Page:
#7: Be Accessible and Responsive 

Ensure that you are accessible and responsive to parent inquiries, concerns, or suggestions. Also, respond to communication promptly, address questions or concerns in a timely manner, and follow up on commitments. Demonstrate your commitment to partnering with parents to support their child’s learning.

Remember that parental involvement looks different for each family and may vary based on cultural norms and circumstances. Building trust, valuing diversity, and fostering open lines of communication are key to increasing parental involvement. By actively involving parents in their child’s education, new teachers can create a supportive network that enhances the success and well-being of English learners.

Here are some resources that can assist new teachers in communicating with parents who don’t speak English:

1. Language Line Services:

Language Line Services is a professional interpretation and translation service that provides on-demand phone interpretation in multiple languages. Teachers can use this service to have phone conversations with parents who do not speak English.

2. Translation Apps:

There are several translation apps available that can help with basic communication. Examples include Google Translate, iTranslate, and Microsoft Translator. These apps allow you to type or speak phrases, which are then translated into the desired language.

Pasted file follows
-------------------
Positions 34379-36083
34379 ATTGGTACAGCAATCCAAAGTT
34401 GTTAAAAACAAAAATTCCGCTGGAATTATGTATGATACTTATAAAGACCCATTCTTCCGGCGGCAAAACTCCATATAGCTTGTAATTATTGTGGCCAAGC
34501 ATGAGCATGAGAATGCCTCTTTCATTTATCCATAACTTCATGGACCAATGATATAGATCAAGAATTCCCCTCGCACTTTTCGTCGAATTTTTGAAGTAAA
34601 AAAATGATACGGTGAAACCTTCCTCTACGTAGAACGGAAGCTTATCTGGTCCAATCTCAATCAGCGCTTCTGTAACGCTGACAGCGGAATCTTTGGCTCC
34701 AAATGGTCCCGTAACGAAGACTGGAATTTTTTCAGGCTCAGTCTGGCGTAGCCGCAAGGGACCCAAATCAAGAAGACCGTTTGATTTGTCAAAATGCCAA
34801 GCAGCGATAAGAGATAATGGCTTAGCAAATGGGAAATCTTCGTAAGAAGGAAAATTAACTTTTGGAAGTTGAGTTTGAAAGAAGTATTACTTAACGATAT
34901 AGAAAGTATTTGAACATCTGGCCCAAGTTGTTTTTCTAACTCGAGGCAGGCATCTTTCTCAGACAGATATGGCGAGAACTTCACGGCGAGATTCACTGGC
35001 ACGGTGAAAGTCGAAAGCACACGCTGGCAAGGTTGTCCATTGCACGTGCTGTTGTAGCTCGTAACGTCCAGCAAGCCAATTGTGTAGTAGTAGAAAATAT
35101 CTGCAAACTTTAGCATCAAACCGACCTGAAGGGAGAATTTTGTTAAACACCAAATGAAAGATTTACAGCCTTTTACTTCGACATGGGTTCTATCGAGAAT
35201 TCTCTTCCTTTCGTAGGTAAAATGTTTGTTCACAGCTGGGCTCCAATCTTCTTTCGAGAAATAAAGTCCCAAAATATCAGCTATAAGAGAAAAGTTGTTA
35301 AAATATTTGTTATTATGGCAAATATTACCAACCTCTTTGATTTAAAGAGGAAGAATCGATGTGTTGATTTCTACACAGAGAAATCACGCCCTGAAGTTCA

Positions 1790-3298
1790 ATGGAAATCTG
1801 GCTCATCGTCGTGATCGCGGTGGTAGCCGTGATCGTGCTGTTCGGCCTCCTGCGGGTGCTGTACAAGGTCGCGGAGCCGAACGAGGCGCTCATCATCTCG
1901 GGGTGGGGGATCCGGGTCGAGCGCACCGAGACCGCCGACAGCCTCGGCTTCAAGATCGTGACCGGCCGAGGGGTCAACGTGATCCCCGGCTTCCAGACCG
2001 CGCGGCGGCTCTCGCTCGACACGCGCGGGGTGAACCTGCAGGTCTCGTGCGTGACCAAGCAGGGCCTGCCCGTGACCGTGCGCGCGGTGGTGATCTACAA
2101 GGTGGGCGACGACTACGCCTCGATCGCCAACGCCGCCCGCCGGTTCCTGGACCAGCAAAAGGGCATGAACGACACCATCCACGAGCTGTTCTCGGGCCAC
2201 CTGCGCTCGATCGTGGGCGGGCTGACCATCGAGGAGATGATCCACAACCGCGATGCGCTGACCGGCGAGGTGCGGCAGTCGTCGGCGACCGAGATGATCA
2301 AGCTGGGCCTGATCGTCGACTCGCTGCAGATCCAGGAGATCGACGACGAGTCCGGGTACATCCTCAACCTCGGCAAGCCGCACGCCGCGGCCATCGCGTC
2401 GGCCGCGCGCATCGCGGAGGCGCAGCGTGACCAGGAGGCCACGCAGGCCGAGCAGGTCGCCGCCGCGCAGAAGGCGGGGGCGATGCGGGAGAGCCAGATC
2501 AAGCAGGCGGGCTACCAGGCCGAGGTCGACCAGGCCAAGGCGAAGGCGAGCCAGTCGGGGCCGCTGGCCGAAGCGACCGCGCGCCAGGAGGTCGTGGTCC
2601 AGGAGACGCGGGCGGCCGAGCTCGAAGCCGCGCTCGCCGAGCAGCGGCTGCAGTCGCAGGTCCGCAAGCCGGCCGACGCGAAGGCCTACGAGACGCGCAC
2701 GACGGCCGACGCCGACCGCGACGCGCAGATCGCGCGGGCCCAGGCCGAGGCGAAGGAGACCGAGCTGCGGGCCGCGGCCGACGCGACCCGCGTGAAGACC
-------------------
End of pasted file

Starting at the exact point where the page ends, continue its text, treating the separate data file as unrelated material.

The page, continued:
3. Bilingual Staff Members:

Identify if there are any staff members in your school who are bilingual or multilingual and can serve as translators or interpreters when communicating with parents. They can help facilitate conversations during meetings or conferences.

5. Multilingual Parent Volunteers:

Reach out to your school community and inquire if there are any multilingual parent volunteers who would be willing to assist with translation or interpretation. They can provide support during parent-teacher conferences or other important meetings.

7. Written Translations:

Use online translation services or resources to translate written documents. Websites like Google Translate or Microsoft Translator can help with translating written text. However, it’s important to note that machine translation may not always be accurate, so it’s best to have translations reviewed by a native speaker if possible.

Remember, when communicating with parents who don’t speak English, it is important to be patient, respectful, and understanding. Prioritize clear and concise communication, utilize visual aids when possible, and seek assistance from appropriate resources to ensure effective and meaningful communication with parents.

Parental involvement in English learner education is key when it comes to helping students achieve their development goals. With the strategies I’ve discussed, we can create a welcoming and supportive environment that recognizes the needs of English learners and their parents while also helping them feel seen and heard. By building relationships with families, offering workshops, providing resources, and encouraging home-language support, this type of environment will help empower English learners and give them the confidence they need to become successful communicators in both their first language and English.

Let’s continue talking about ways we can foster positive relationships between educators and families of ELs so that we can work together to bridge the gaps in communication. Sound off in the comments below or follow me on social media to join the conversation!

Let’s teach!